Israeli agents backing Kenyan troops in bid to end Nairobi mall siege
JERUSALEM — Kenyan troops, reportedly backed by Israeli agents, launched an assault to end the siege by Somali militants at a Nairobi shopping mall.
A Kenyan security source confirmed that Israelis “are rescuing the hostages and the injured” at the upscale Westgate mall, the French news agency AFP reported. The Israeli Foreign Ministry refused to confirm or deny its agents were involved in the operation, which took place shortly after nightfall on Sunday.
Kenyan President Uhuru Kenyatta had said he received “numerous offers of assistance from friendly countries” but that for now it remained a Kenyan operation.
Citing an unidentified Israel security source, Reuters had reported earlier Sunday that Israeli advisers were helping with negotiation strategy but were not involved in “any imminent storming operation.”
The death toll in the attack was at least 62, with police warning that it could rise “much higher,” AFP reported. Some 200 people have been injured in the attack, which began Sept. 21.
Militants from Al Shabab, a Somalia-based terror group linked to Al Qaeda, claimed responsibility for the attack.
The five-storey shopping centre features several Israeli-owned outlets, according to wire services. Among them is the ArtCaffe – the attack by eight gunmen took place near the coffee shop and bakery.
One Israeli was injured and three others escaped harm, according to Israel’s Ministry of Foreign Affairs.
A ministry spokesperson said Israelis had not been specifically targeted.
“This time, the story is not about Israel,” she told the New York Times.
The spokesperson told the Times that the ArtCaffe, which is located on the ground floor, is popular with foreigners.
Two Canadians died in the attack, while four Americans were injured, according to the U.S. State Department.
On Monday, Canadian officials were investigating reports a 24-year-old Ontario man was among the attackers.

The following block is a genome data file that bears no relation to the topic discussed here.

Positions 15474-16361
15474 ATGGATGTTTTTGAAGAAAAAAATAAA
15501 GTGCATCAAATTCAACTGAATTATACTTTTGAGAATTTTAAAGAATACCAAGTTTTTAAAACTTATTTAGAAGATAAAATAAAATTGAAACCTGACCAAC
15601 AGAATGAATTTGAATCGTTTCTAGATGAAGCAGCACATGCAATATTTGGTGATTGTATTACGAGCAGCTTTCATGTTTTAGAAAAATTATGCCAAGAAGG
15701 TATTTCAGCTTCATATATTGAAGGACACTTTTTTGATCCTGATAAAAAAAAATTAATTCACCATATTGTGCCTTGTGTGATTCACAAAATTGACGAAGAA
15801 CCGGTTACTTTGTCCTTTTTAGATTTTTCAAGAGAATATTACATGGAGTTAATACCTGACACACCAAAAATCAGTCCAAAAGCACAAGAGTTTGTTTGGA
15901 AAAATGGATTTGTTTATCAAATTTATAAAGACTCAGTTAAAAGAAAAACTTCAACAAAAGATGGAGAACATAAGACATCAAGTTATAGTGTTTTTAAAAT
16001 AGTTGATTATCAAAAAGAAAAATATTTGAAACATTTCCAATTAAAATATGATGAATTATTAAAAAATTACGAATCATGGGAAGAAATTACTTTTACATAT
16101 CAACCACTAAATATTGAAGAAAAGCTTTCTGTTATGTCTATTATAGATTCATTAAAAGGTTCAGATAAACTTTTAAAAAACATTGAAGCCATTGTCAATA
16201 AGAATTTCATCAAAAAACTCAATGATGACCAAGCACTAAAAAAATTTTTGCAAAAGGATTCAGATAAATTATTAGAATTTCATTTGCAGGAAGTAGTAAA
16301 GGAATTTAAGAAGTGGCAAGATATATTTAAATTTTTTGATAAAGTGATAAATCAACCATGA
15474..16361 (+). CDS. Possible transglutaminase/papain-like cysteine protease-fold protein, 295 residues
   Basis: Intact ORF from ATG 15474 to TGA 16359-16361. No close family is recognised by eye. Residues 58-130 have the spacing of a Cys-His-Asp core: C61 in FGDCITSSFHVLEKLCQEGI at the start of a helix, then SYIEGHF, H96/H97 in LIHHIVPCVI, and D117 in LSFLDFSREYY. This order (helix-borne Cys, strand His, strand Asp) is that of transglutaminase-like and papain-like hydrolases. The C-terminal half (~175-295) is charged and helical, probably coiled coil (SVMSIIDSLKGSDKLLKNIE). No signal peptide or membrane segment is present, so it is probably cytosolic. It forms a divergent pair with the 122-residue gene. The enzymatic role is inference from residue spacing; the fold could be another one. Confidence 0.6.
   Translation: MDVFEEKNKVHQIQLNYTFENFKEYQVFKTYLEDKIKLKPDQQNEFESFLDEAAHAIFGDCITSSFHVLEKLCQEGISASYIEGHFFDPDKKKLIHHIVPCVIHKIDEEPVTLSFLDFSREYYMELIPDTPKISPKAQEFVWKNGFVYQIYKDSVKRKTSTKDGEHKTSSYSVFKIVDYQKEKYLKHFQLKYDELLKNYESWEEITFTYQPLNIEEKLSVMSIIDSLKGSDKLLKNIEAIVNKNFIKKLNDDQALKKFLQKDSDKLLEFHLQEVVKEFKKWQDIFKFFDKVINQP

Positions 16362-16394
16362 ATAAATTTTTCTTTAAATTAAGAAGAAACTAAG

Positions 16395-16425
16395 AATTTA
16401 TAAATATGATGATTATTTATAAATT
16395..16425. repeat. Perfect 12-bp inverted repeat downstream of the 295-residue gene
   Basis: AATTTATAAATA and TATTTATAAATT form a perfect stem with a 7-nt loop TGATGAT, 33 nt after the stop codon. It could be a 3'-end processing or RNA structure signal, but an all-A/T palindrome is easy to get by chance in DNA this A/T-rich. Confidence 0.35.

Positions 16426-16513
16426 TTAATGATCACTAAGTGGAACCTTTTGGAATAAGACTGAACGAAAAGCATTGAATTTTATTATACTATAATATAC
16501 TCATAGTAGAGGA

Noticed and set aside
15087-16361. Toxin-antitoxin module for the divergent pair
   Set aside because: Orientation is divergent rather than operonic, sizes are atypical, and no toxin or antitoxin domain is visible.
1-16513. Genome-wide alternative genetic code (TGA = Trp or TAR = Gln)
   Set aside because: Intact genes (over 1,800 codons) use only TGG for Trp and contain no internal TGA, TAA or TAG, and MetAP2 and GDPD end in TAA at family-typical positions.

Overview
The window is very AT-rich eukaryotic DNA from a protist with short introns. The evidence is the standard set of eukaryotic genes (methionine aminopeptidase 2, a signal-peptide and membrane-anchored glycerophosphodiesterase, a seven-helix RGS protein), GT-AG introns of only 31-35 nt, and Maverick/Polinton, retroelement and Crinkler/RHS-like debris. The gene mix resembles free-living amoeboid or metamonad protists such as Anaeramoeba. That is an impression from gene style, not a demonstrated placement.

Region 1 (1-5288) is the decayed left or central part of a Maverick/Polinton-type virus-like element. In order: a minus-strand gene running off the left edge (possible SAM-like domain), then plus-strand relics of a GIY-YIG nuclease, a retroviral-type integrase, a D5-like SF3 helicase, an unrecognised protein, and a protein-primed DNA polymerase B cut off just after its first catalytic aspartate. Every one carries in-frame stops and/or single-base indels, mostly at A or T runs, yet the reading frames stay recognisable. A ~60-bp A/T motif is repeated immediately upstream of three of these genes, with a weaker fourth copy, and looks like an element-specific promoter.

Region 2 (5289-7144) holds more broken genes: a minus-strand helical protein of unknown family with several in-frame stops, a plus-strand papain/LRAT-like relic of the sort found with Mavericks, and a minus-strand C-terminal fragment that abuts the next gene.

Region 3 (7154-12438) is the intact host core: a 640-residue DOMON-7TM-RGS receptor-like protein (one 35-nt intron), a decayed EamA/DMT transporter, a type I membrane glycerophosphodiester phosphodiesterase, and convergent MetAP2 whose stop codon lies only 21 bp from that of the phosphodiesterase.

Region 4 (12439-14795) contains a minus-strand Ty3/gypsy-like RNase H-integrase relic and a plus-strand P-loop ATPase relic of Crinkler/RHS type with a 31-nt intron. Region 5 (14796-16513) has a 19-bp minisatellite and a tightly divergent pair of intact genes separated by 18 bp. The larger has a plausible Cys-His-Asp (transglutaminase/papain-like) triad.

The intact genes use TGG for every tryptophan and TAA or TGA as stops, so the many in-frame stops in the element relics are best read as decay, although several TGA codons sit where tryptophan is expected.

Al Shabab said the attack was revenge for Kenya’s military operations in Somalia that began nearly two years ago, according to the Times.
Yariv Kedar – who has been living in Nairobi for the past seven years and is the vice-chairman of Amiran Kenya Ltd., an Israeli agriculture company based in Nairobi – was inside the Westgate mall when the attack began and told Israel Hayom, “All of a sudden I heard the sounds of large explosions and shooting from every direction. A group of motorcyclists were at the entrance to the mall and started shooting wildly toward the entrance.”
Kedar, 53, was holding a business meeting with a Kenyan local at one of the mall’s cafés. Westgate mall has four Israeli-owned restaurants, each employing Israelis.
Kedar told Ynet news that he and his Israeli co-worker hid his passport and work papers identifying him as Israeli while trying to avoid kidnap or worse.
“The entire time I was thinking of how to get myself out of that hell,” Kedar said.
“I understood it was a terrorist attack and not a robbery, and I decided to hide my Israeli identity – documents, driver’s licence, passport, ID, etc. I managed to call several senior Israeli representatives with my cellphone and tell them what was happening.”
Islamist terrorists attacked an Israeli-owned hotel in Kenya in 2002, and three Israelis were among the 13 casualties. Four years earlier, an Al Qaeda attack killed more than 200 people and destroyed the Nairobi-based American embassy.
With files from jns.org.